The Burst Pro Air comes in two colours: white and charcoal-grey. We reviewed the latter, which has a slightly more understated look. But it still has the requisite flashiness that serious PC gamers demand, thanks to four areas (main body, left and right buttons and wheel) which can be independently lit, via a pleasing honeycomb effect.
It has two programmable buttons above the rest for your right thumb (sadly, Roccat doesn’t currently make a left-handed version) and a DPI button below the central wheel, which lets you switch between up to five presets, so you can fine-tune its resolution for all the games you habitually play.
Underneath, it has two heat-treated pads, which help it to glide like an ice-skater, on all but the stickiest of surfaces. It’s always nice to use a mouse-pad, but those pads help the Burst Pro Air to operate perfectly well even on the sort of soft improvised surfaces that would normally provide a challenge for the average mouse.
It weighs 81g, which is pretty light and is medium-sized by general mouse standards. We’ve got medium-sized hands, and it felt absolutely spot-on; a colleague with small hands also liked the feel of it. Those with hands the size of dinner-plates may want to opt for a bigger mouse, though. And it comes with a really good soft, flexible and quite long USB-C charging cable.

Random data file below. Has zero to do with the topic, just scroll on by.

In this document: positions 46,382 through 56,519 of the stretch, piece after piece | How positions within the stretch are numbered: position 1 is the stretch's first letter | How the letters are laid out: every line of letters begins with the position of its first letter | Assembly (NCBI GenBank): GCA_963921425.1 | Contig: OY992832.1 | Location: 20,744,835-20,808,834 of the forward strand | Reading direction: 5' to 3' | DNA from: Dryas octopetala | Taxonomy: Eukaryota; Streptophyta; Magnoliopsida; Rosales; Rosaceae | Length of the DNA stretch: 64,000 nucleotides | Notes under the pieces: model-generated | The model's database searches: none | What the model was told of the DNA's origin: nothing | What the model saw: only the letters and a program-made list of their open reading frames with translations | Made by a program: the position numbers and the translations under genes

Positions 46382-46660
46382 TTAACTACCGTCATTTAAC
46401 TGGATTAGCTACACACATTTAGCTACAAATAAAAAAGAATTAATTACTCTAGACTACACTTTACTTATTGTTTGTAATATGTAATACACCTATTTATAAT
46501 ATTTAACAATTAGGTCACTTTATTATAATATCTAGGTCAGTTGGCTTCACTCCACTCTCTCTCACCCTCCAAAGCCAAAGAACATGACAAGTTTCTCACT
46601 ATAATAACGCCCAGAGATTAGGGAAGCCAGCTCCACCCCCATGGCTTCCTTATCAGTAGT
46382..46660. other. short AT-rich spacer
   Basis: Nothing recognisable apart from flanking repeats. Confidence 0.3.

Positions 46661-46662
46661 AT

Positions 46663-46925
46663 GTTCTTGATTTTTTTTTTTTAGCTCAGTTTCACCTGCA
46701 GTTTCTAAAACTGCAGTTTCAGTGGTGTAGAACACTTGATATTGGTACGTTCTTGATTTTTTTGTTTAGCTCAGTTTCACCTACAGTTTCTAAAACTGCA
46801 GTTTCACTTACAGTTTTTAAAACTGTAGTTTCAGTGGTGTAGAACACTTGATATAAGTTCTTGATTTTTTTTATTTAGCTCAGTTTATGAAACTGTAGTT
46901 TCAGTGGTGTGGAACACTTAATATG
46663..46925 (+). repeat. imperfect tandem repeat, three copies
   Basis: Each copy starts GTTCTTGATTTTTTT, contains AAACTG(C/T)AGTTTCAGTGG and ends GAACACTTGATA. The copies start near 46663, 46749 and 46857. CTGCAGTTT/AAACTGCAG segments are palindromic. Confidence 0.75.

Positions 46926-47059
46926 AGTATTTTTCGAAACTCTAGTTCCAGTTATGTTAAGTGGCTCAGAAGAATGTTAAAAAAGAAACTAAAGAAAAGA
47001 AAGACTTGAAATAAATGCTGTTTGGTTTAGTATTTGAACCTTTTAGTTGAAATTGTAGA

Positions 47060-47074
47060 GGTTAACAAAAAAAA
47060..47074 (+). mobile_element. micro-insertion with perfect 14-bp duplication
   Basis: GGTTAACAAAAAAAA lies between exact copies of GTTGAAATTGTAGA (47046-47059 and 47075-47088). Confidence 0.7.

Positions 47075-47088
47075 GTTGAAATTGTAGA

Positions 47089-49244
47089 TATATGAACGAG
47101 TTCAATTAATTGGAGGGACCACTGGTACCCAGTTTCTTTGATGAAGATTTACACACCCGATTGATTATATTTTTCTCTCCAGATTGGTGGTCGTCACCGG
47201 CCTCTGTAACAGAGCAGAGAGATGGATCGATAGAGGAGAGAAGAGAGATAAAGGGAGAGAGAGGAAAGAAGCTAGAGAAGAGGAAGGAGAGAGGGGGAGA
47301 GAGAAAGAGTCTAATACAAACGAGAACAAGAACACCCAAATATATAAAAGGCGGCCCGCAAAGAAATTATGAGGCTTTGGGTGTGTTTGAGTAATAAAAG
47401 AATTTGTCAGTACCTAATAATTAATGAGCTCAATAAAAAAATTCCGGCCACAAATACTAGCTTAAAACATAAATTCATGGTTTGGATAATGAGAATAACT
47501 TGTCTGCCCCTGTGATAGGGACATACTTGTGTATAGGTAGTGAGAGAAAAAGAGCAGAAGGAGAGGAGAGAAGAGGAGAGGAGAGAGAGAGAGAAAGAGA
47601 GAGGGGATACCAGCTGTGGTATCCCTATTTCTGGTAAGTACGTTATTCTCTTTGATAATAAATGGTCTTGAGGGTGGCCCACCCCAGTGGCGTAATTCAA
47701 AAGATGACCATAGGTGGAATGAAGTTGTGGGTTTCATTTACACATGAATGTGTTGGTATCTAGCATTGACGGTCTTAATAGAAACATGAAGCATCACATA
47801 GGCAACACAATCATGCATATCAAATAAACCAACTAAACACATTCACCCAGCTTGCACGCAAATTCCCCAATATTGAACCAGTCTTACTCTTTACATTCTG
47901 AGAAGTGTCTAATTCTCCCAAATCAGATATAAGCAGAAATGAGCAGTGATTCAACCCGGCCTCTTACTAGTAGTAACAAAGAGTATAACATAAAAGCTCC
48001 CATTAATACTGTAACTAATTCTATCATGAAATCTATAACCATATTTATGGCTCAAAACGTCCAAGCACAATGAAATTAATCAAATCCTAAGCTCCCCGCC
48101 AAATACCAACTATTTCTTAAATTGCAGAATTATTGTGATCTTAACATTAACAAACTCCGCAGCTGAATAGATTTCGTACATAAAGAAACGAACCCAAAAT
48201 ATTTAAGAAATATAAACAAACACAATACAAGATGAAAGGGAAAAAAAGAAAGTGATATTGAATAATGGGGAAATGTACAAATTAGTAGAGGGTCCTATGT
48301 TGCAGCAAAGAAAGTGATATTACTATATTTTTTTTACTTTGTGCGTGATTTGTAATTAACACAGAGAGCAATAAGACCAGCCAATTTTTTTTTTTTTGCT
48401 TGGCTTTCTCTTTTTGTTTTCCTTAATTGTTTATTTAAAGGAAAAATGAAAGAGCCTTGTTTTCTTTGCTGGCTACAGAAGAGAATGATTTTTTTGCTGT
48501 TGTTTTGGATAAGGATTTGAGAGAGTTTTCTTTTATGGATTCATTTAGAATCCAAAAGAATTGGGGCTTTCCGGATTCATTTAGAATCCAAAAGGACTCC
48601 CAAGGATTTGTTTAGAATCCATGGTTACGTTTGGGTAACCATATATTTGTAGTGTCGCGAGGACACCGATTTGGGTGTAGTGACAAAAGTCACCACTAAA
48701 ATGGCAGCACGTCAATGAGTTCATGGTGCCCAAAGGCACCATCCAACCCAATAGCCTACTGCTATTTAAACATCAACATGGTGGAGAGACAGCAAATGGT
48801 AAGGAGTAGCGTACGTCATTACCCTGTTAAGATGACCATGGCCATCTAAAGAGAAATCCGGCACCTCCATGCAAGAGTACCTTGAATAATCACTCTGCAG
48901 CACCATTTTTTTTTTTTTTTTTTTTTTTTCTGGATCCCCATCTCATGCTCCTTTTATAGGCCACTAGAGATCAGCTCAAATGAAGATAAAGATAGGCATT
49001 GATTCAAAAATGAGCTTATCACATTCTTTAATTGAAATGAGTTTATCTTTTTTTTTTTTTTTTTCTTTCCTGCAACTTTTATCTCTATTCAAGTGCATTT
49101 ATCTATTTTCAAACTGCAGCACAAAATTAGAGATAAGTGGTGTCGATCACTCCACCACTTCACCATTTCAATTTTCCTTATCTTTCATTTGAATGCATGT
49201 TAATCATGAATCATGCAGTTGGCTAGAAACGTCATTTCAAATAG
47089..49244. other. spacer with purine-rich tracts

Roccat Burst Pro Wireless: Software
The Burst Pro Air did succumb to one bugbear which seems to apply to all mice – a ridiculously terse, near-useless Quick Start guide which made zero mention of software. But when we visited Roccat’s website, it became obvious that it uses the company’s all-encompassing Swarm suite that also lets you manage its keyboards and other items of hardware.
Roccat Swarm is pretty decent as far as hardware-management software goes – which is to say that it isn’t completely impenetrable. It could probably do with some sort of tutorial spelling out exactly what you can do with its game-specific profiles, but once you delve into its recesses, you can find a vast array of ways in which to fine-tune your Burst Pro Air and set it for perfect, seamless switching between games. To alter its settings, you must hook it up via the USB-C cable.
Including the DPI switcher, there are eight buttons to which you can assign macros or alternative functions, and you can store five colour-coded specific setup profiles for different games. There’s all manner of control over the RGB illumination (including preset colour-schemes and different ways of cycling between them). You can set the number of DPI settings to switch between (up to five), and can go as low as 50 DPI. Various power-saving options are available (such as timing out the LEDs after a specified period of inaction), and it’s dead easy to set up various general sensitivity settings (including vertical scrolling speed) for when you’re just navigating Windows rather than gaming.